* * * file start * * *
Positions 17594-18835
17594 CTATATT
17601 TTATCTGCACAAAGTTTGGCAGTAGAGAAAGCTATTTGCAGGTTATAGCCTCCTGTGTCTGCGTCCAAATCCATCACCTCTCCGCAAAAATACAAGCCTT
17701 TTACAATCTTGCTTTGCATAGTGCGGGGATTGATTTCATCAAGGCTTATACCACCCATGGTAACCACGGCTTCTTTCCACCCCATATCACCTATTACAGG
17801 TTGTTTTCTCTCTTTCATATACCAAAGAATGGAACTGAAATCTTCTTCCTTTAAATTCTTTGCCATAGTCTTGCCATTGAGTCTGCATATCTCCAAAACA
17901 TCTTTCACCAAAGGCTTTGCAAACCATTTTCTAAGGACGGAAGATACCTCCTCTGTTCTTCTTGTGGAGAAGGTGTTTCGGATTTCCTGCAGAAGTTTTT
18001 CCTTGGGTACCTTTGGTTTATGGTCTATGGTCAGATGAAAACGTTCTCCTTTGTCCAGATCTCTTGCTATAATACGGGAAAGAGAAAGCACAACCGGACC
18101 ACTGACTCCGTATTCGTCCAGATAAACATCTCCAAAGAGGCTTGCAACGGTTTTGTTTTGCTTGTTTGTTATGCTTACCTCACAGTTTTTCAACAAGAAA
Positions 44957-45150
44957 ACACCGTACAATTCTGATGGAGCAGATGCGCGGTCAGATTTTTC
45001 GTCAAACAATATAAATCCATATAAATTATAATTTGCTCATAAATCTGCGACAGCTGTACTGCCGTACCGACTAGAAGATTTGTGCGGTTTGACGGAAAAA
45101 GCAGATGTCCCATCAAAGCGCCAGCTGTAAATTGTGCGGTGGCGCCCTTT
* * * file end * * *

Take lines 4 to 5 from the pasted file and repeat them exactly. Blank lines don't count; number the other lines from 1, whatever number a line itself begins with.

17701 TTACAATCTTGCTTTGCATAGTGCGGGGATTGATTTCATCAAGGCTTATACCACCCATGGTAACCACGGCTTCTTTCCACCCCATATCACCTATTACAGG
17801 TTGTTTTCTCTCTTTCATATACCAAAGAATGGAACTGAAATCTTCTTCCTTTAAATTCTTTGCCATAGTCTTGCCATTGAGTCTGCATATCTCCAAAACA